Lastly, we’ve got to close this out by talking about how you can do it like a mom. You can do this like a mom by picking one of the techniques, commit to trying it daily, let’s say for the next seven days, observe how you feel, observe what you think about it, and if you’re feeling extra inspired, go ahead and teach one of these techniques to your kids… My favorite, the favorite one I like to teach to my kids is the 4-7-8 breath, I’m often heard in the house saying something like, Would you like to take a moment with a 4-7-8 breathing? I think a consequence might be coming your way, sometimes kids and especially teenagers, they just need to take a moment to collect themselves before saying something they might regret. And by the way, it works for adults too. I’ve used it there as well, don’t forget, pick one of the belly breathing techniques we talked about today and try it out, try it for a week, and if you do… Will you please let me know how it goes? Until we chat again, I’m wishing you a cheeky and healthy IBD journey.

Thank you so much for joining me today and for listening to today’s episode, when it comes to IBD, I know there’s a lot of resources out there, and I’m truly honored that you chose the tacky podcast to get your IBD information today.

If you found this information helpful, please give us a rating and review, it helps other moms find the podcast and see what we’re doing over here to help Moms everywhere. And if you feel called to do it, share this podcast with an IBD mom who you know could really use an uplifting message today, ’cause that’s what we’re all about over here at the Cheeky podcast.

Are you Ready to Take your Gut Healing to the Next Level?

[26:11] One last thing, if you’re still with me, and if you are, you’re definitely my kind of gal, we have to get to know each other better, ’cause if you’re tired of living on the hamster wheel of IBD with all the ups and downs between flares and remission, if you’re struggling to get control of your abdominal pain, gas, bloating, diarrhea and other troubling IBD symptoms, go over my website, it’s Karynhaley.com, and my mom had to be just a little bit different of my name with a Y… So it’s K-A-R-Y-H-A-L-E-Y dot com. And schedule your very own free 30-minute IBD root cause trouble shooting session with me where we discuss the challenges you’ve been having, we set goals to help you move forward, and we talk about how we can work together to help you get your life back. It’s a power-packed 30 minutes. You don’t have to live in IBD status quo. There’s so much that can be done to transform your life so you can thrive in motherhood and thrive with IBD.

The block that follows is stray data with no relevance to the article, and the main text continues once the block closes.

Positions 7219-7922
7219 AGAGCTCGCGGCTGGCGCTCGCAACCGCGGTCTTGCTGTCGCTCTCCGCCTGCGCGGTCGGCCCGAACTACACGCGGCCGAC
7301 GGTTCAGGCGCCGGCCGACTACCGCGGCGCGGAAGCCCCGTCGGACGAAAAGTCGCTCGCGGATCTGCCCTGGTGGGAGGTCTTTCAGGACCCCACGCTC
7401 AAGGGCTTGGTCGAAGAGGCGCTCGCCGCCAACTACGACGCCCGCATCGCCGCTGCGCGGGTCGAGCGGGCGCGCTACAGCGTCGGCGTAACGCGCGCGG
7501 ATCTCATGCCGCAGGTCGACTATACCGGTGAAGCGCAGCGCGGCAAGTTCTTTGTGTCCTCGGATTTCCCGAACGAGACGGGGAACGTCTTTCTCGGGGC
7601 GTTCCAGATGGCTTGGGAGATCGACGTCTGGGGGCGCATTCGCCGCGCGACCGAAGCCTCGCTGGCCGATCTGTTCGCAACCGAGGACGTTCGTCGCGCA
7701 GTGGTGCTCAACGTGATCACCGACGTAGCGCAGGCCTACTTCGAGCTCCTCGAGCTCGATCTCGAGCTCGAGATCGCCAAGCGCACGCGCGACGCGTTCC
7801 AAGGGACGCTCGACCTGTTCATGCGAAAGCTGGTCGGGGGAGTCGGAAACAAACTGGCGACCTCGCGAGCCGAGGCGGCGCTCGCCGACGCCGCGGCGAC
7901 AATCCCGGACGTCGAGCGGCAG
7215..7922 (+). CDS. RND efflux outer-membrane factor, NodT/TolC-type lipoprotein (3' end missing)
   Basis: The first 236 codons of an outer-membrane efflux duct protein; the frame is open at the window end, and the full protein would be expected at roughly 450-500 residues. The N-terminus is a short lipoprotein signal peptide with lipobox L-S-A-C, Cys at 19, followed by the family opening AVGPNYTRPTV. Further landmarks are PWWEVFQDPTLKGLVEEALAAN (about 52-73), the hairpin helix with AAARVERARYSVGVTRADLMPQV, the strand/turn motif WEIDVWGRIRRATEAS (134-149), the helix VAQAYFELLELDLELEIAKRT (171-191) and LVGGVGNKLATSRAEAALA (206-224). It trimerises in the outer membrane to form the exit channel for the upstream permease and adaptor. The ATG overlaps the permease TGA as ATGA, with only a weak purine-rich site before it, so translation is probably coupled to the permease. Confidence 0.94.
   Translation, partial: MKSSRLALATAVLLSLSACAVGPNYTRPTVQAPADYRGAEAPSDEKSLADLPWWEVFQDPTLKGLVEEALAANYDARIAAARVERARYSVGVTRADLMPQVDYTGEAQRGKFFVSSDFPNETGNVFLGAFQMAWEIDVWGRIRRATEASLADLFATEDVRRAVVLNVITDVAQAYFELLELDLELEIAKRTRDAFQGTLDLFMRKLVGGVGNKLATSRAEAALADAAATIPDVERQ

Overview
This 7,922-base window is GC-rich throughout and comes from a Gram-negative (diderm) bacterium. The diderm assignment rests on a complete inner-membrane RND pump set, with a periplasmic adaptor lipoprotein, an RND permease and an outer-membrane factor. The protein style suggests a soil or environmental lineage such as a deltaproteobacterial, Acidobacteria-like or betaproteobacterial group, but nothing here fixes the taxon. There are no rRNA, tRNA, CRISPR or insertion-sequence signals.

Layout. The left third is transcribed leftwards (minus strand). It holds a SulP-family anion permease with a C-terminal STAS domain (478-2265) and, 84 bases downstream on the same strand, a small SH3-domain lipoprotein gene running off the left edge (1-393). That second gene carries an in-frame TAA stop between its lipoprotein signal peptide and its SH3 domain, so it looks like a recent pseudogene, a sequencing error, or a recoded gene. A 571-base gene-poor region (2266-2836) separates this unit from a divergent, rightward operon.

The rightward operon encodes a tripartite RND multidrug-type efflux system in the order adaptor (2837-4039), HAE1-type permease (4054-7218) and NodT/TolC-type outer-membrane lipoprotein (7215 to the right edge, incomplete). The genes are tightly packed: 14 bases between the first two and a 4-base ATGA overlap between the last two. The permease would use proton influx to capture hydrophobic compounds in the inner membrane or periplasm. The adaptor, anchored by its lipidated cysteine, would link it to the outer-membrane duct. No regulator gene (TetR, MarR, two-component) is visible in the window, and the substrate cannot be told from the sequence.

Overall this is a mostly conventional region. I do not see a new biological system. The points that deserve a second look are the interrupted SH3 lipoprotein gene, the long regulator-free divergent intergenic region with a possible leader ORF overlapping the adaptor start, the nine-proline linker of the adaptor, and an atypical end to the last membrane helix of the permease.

I’ve seen my clients walk this path, and it gives me so much joy to take that journey with them. My entire coaching practice is run online, so you never have to leave your house and you never have to get out of your jammy pants for us to work together, you know, I’m wearing them to… If you’re ready to take your first amazing step towards healing, I’m ready to chat with you, schedule your free 30-minute IBD, root cause trouble shooting sesh today at Karynhaley.Com. Click on the work with me tab and I’ll see you soon. It’s important to note that the information in this podcast and in this episode is for general information purposes only and not intended to be a substitute for professional medical advice. The statements made in the Cheeky podcast for moms with IBD, either by me or my guests, is not intended to diagnose, treat, cure, or prevent any disease. Before implementing any new treatment protocols, do yourself a favor and consult your physician first. thank you so much for listening, for being here, for saving this space for us to spend some time together until we chat again, I’m wishing you a cheeky and healthy IBD journey.